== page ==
Demand Charge Management, Demand Response, and Load Flexibility: Platforms and Applications

Based on the questions I get from customers, partners, investors, industry pundits, and other colleagues, we need to do a better job of describing exactly what Extensible Energy does.

I usually say “we deliver load flexibility software for commercial customers,” but what is that and what good is it?

What is Load Flexibility?

In simple terms, load flexibility (sometimes referred to as “demand flexibility”) is the ability to shift energy usage from one time to another to accomplish essentially the same work. The main point to remember is that load flexibility software is a platform that supports many different applications for the building owner and the utility or grid operator.

Load flexibility applications include demand charge management, time-of-use (TOU) price arbitrage, demand response, power procurement optimization, wholesale market participation, and more.

Some loads in commercial buildings are inflexible – computers and printers in offices, cooking in restaurants, lights in retail stores all need to be “on” exactly when the users want them on. Many other loads are quite flexible, however.

Specifically, heating and cooling, electric vehicle charging, and stationary batteries all have considerable flexibility in the exact minutes or hours that they consume electricity to provide their expected services.

Load flexibility software coordinates flexible loads to save building owners and grid operators both money and carbon emissions.

Demand Charge Management

When we talk to commercial partners and customers, we often emphasize applying our DemandEx software to demand charge management.

To understand demand charge management, let’s first look at demand charges.

Most residential customers in the US pay for electricity by the kilowatt hour, and that’s about it. However, businesses typically pay for two types of charges. They pay for the kilowatt-hours they use, but they also often pay for the maximum usage in a single 15-minute interval each month. That’s called a demand charge, and in some areas that can be up to 50% of the customer’s total monthly electricity bill.

Think about that. That means up to half the bill is based on the worst mistake the building makes all month long. The good news is that demand management software like ours can reduce demand charges and save a commercial building owner thousands of dollars a year by shifting a portion of energy usage from a time of peak demand to a different time.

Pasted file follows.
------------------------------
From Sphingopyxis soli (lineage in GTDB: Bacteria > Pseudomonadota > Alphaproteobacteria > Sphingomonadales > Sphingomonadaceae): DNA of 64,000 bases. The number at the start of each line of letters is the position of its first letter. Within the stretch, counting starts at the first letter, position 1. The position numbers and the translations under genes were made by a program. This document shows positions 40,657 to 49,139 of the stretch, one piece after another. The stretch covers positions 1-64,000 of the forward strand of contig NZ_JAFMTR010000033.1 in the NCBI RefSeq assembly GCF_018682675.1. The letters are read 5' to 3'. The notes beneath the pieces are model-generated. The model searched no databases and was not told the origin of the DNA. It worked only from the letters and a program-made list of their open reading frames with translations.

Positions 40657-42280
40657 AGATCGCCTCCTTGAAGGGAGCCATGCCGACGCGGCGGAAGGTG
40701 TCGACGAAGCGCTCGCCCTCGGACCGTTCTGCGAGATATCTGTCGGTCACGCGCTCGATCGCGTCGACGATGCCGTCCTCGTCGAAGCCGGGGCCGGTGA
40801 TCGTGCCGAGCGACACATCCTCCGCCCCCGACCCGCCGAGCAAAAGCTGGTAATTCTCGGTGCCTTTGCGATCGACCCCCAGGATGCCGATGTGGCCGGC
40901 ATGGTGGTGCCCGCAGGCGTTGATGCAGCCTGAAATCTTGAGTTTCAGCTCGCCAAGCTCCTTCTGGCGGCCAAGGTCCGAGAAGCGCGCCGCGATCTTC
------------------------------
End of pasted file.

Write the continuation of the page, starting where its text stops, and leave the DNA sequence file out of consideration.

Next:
Demand Response

When we talk to utilities and grid operators, we often emphasize the value of DemandEx software for demand response. Utilities normally balance usage and generation by adjusting generation (e.g., adjusting the output of a natural gas-fired power plant). However, another way to achieve this balance is by paying customers to adjust their energy usage.

Demand response programs that provide such incentives to customers have been around for decades, but they are now being called upon more frequently as more wind and solar resources are added to the grid. By coordinating all the flexible loads in a building, our DemandEx software can deliver superior demand response results.

So, to sum up:

  • Load flexibility software is a platform that allows customers to save money on their energy bills every month through demand charge management.

  • Demand charge management is an application of that load flexibility software, which optimizes flexible loads (such as HVAC) for the purpose of reducing the customer’s demand charges.

  • Demand response is an application of that same load flexibility software, which allows customers to participate in utility programs. With demand response, customers earn payments from utilities by turning off high-intensity loads, such as HVAC, when the grid is stressed.

So, load flexibility software benefits a broad range of customers with its various money and carbon saving applications, and that’s why we created DemandEx. How can load flexibility help you? Let us know.

33 views0 comments